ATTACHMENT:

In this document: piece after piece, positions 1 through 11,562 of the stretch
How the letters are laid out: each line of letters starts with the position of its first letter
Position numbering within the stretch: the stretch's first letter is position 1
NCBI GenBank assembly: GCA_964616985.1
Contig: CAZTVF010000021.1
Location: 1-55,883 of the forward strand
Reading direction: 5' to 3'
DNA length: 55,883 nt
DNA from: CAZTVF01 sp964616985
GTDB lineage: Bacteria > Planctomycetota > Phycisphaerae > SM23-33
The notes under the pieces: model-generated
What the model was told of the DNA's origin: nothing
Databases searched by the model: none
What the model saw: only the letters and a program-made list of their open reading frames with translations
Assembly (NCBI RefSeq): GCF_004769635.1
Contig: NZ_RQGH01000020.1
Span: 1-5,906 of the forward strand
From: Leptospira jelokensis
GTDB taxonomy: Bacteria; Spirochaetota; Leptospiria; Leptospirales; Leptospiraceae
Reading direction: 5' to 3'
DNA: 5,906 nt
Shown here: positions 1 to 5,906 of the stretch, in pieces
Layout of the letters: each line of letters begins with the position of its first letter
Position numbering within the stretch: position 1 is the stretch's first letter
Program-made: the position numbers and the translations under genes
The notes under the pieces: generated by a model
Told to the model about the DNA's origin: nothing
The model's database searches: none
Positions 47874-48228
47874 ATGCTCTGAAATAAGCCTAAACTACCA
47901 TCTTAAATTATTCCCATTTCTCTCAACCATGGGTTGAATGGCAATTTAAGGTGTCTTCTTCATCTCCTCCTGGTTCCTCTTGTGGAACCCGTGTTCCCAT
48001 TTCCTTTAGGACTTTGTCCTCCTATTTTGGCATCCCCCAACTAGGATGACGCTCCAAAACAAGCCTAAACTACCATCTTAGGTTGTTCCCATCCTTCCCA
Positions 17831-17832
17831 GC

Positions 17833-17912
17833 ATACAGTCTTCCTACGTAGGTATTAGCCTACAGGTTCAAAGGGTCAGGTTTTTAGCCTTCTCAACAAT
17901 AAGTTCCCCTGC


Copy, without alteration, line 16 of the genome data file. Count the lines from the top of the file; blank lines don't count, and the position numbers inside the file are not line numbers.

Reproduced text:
Contig: NZ_RQGH01000020.1